For many students, reading week is in fact a reading break, time to take a breather from the reading, writing, research, and hours in lecture. However, for 20 graduate students who participated in the first-ever Write-In event, organized by Academic Skills and funded by the office of graduate studies and Traill College, this wasn’t the case.
“I often hear students lament that they did not meet their goals over Reading Week. Academic Skills developed this program because we know that structure and support are two elements to encourage graduate students to write,” explains Erin Stewart Eves, academic skills instructor and one of the organizers of the event. “The Write-In was a great mix of quiet, individual writing and vibrant community building. Students found new environments for writing, created new support systems, and rediscovered their voice in academic writing.”
Over the course of three days, students attended workshops on goal setting and coherent writing, participated in meditation and breathing exercises, a wintery nature walk, and developed a supportive community of scholars. Michael Eamon, principal of Traill College enthusiastically welcomed participants to the collegial act of communicating research.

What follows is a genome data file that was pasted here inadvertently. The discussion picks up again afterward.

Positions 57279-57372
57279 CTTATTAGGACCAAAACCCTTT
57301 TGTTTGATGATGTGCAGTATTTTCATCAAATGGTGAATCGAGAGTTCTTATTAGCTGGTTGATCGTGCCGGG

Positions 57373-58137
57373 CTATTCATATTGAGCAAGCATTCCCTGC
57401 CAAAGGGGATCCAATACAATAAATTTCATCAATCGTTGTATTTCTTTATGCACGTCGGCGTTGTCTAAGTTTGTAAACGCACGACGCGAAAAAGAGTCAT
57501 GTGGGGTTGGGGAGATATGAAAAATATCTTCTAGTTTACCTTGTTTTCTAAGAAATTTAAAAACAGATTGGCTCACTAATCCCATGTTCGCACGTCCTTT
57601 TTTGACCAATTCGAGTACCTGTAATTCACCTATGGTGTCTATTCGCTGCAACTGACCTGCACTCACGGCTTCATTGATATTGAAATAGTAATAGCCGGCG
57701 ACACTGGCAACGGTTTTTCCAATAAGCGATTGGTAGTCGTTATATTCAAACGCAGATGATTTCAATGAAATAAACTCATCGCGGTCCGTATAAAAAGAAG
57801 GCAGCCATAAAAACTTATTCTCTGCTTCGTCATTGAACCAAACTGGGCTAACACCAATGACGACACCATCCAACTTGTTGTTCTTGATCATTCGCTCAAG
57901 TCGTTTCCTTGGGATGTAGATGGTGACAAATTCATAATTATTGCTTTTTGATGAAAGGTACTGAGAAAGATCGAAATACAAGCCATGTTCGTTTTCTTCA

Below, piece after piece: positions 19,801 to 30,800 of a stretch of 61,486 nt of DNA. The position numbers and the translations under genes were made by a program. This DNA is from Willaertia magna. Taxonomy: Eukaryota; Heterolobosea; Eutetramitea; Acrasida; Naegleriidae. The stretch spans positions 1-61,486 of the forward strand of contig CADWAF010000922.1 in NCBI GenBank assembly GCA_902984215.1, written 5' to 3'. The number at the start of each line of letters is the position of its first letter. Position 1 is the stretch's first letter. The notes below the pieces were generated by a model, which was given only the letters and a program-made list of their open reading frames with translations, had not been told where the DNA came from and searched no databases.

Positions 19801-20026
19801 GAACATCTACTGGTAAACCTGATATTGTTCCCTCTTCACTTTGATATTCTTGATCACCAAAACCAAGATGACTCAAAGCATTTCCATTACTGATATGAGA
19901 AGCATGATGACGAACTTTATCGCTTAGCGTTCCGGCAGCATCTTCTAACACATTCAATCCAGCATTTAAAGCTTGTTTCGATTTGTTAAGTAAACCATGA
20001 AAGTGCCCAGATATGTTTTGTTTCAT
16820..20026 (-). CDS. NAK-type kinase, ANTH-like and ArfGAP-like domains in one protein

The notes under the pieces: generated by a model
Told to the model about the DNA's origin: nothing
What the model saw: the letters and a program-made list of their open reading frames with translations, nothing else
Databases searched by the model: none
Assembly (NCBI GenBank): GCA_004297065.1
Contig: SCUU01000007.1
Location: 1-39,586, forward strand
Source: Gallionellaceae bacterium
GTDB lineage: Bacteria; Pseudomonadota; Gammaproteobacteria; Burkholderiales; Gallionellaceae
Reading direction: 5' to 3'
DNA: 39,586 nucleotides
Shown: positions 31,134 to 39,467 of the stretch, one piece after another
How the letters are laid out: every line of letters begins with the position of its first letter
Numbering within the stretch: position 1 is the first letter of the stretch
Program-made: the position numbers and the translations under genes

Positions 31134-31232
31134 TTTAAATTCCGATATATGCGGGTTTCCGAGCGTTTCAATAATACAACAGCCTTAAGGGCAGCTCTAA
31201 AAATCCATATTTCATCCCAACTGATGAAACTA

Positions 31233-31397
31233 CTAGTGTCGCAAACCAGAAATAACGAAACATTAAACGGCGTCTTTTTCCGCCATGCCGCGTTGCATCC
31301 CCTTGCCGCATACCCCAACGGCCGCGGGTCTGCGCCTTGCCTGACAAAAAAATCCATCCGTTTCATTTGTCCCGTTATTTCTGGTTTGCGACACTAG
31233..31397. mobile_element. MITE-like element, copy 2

One participant reported that the positive and supportive atmosphere of the Write-In event made writing feel like “an important, achievable aim.” This sentiment was echoed in the message presented by Dr. Elaine Scharfe, dean of Graduate Studies, who presented an inspiring talk on normalizing and valuing writing by making it part of one’s daily routine. By challenging students with the simple question – “why wait?” – she motivated them to make time for writing and to protect that time. Write-In participants have already organized a writing group so they can maintain their momentum and meet their writing goals.
“The response from students, faculty, and administration was overwhelmingly positive, we plan to offer the Write-In again next year,” said Ms. Stewart Eves.